Setting the mood with lastminute touches

Right before opening the doors to your open house, take a few moments to enhance the warm, welcoming feeling attendees want to feel upon arrival.

1 Throw open blinds to expose nice views. 1 Turn on lights to brighten corners. 1 Burn candles and plug in air fresheners to scent air. 1 Play soft music to fill the air.

1 Set out simple but tasteful refreshments to encourage attendees to linger. (For some thoughts regarding refreshments, see the sidebar titled "Gaining customers without home-baked cookies.")

1 Place a guest book or sign-in sheet, along with a pen, in the entryway or at a point where guests gather.

1 Keep a stack of business cards and house flyers in a visible location.

Gaining customers without home-baked cookies

Certainly, one objective of an open house is to get the prospect to linger in the home.

Obviously, the more time the prospect spends at your event, the more time you have to establish a relationship and communicate the value you can bring to that person's sale or purchase transaction. And a great way to get customers to stay a while is to serve refreshments. On that point, nearly all agents agree.

The debate starts when the discussion turns to which kinds of refreshments are best.

Some agents insist that the single best approach is to serve warm cookies straight from the open-house oven. The result is a two-for-one: Refreshments plus an aroma-filled home. I know of one husband and wife team that takes the idea even further, filling the house with the scent of a roast dinner, which they cook for their sellers while the open house is underway. As you might imagine, they generate a waiting list of people wanting them to hold open houses in their homes.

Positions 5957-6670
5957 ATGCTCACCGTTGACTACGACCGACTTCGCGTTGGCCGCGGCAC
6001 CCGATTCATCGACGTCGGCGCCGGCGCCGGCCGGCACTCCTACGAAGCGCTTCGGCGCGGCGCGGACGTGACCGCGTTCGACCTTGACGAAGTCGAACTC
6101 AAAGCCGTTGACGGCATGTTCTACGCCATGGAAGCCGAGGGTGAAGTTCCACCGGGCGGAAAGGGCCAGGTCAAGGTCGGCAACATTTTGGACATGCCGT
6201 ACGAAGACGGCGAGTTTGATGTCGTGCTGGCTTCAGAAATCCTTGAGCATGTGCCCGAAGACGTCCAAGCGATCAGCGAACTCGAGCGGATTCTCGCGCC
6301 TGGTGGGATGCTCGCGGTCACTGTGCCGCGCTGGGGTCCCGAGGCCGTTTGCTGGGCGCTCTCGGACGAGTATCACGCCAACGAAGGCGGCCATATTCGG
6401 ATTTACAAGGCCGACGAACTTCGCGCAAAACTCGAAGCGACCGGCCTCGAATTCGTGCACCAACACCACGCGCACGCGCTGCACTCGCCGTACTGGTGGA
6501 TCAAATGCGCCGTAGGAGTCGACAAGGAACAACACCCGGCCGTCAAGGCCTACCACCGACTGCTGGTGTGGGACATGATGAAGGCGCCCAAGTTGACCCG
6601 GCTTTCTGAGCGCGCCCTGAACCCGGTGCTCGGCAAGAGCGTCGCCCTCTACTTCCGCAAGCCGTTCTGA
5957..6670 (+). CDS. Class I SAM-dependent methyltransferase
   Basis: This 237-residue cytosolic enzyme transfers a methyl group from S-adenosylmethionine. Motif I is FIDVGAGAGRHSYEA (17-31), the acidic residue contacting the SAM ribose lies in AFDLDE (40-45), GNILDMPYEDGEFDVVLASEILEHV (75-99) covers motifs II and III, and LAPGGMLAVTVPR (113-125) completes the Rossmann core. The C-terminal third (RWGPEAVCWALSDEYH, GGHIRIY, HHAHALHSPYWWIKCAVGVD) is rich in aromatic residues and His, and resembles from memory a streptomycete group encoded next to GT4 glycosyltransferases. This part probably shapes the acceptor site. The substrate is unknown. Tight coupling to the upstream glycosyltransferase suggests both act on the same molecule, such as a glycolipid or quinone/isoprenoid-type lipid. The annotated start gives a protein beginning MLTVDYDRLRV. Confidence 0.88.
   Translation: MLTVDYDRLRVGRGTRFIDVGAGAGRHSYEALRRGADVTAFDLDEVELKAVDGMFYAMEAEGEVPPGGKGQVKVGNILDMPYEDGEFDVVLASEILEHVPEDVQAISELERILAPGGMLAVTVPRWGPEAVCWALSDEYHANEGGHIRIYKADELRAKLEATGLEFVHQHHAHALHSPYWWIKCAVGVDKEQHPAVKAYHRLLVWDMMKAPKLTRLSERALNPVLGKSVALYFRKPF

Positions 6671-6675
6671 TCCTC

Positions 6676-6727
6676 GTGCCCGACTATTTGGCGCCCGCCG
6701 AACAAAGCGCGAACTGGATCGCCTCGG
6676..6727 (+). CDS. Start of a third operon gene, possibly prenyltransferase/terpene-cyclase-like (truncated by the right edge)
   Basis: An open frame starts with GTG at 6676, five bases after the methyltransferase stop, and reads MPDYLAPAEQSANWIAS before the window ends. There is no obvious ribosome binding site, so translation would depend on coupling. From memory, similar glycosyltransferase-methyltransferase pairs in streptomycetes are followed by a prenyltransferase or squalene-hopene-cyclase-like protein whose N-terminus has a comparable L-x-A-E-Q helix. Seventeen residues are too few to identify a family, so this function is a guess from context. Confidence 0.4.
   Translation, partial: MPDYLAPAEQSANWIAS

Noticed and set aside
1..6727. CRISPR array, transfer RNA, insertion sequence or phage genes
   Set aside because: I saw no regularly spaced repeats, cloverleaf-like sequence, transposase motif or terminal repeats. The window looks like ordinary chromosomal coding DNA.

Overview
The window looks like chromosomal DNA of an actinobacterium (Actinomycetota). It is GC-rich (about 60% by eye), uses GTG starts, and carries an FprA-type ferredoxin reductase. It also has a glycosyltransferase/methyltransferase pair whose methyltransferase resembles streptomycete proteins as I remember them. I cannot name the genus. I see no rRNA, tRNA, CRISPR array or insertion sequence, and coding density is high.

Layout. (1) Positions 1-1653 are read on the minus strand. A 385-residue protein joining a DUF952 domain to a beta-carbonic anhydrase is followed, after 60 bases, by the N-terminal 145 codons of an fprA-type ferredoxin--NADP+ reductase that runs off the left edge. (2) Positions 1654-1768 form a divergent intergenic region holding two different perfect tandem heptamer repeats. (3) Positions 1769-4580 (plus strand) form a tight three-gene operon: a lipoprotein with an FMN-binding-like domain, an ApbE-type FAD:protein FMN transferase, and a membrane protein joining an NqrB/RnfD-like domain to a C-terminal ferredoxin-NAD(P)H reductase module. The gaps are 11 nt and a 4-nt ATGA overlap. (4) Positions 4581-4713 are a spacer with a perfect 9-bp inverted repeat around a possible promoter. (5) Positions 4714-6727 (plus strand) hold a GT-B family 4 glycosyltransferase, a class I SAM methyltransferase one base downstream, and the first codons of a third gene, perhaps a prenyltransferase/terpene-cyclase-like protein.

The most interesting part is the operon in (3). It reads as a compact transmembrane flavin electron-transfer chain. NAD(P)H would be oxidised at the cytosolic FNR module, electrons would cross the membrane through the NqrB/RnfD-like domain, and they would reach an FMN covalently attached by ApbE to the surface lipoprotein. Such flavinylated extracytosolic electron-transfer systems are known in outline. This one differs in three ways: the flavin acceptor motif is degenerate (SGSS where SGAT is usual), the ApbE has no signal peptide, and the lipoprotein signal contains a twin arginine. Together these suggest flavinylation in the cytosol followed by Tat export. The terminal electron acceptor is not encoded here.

I personally believe that all this kitchen activity advances the wrong message to prospects. They aren't looking for the next Emeril. They're looking for a sales professional to represent them in the largest single transaction of their lives.

My advice is to save the time you'd spend baking cookies and invest it instead into development of your sales skills. Find out how to convert an open house guest to a buyer or seller prospect by addressing that person's interests and needs, and you'll never need to don an oven mitt.

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